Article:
But you’re not fooling anyone here …democracy isn’t what you are interested in.

    • Pascal's bookie 15.2

      Real slow.

      If they are in parliament it is because they were elected. That is how people get into parliament. List mps are elected mps. Elected off the list. That’s what your list vote does.

      They were, in fact, precisely “chosen by the wider electorate”. They may not have won an electorate seat in a narrow geographic race, but they were elected by the broader electorate, the nation at large, via the list vote.

    • felix 15.3

      Fuck me sideways. What’s Brett Dale up to these days?

  16. AndrewK 16

    I would favour an MMP system with more electorates and more MPs and a lower threshold for allowing a party in without an electorate MP (at least .5% of the party vote would be ideal).

    So, say 200 MPs elected through the list and a further 200 MPs elected through an increase in electorate seats then cap all MP’s salaries at the national average wage, regardless of whether they sit in cabinet or not.

    With so many MPs it would be a lot more difficult for the domestic wealthy and foreign corporations to buy influence, representation would be more widely distributed. This is what a truly representative democratic system would look like.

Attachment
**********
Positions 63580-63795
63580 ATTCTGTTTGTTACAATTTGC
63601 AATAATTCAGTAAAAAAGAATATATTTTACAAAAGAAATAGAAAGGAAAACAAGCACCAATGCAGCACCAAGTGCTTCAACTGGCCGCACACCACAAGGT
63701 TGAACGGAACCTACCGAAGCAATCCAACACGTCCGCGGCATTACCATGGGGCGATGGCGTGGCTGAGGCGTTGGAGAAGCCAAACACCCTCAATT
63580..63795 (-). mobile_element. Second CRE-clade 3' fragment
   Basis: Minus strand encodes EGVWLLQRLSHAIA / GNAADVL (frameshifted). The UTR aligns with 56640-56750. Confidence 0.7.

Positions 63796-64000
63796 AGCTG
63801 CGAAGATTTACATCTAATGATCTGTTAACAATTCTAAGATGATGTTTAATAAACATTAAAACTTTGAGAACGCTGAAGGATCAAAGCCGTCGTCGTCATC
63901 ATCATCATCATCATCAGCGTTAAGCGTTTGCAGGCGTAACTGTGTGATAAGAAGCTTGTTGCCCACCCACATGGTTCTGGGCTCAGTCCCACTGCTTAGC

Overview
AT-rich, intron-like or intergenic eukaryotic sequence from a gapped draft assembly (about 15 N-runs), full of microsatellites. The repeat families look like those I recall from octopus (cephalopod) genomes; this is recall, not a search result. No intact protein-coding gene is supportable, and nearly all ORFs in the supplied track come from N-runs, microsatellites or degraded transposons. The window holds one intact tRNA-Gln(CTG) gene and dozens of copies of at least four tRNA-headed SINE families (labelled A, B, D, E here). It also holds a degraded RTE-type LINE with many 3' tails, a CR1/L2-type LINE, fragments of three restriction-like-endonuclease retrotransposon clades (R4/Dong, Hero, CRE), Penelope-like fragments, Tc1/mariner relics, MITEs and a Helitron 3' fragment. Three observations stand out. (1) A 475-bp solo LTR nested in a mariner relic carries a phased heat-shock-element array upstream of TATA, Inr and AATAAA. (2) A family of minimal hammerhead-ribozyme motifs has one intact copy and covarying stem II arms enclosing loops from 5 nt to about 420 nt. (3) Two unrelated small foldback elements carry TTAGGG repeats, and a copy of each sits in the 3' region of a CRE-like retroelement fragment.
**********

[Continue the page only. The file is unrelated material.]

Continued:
• Draco T Bastard 16.1

      That’s actually been bugging me. Electorate seats have gone up but the list seats have gone down to keep the 120 cap. The number of list seats should equal the number of electorate seats to help maintain proportionality.

  17. Irascible 17

    Key has already signalled that he and his party favour FPP over MMP. His comments about the Hide-Garrett-ACT fiasco clearly indicate that Key would rather be quit of the thorn of ACT and sees FFP as being the mechanism to do so.
    Key’s natural inclination is towards authoritarianism over democratic process because that’s how you manage the sort of business he has been involved with and understands.
    The alliance between National and Shirtcliffe is simply the obvious manifestation of his attitude.

  18. Bruce 18

    I like MMP and support it…I voted for it in the 90s due to being frustrated with major parties dictating to the population and it felt like there were only two parties to vote for. I feel it could use some tweaking to ensure that minor parties must cross a certain line more through their own popularity with voters. ACT hypocrites are not very popular and shouldn’t be part of the current government as a result (the party threshhold could be set lower than it is, and perhaps stop them from getting in through local politicians winning electorates) – I lean to the left and I’m saying that this should apply to both left, right, and the middle.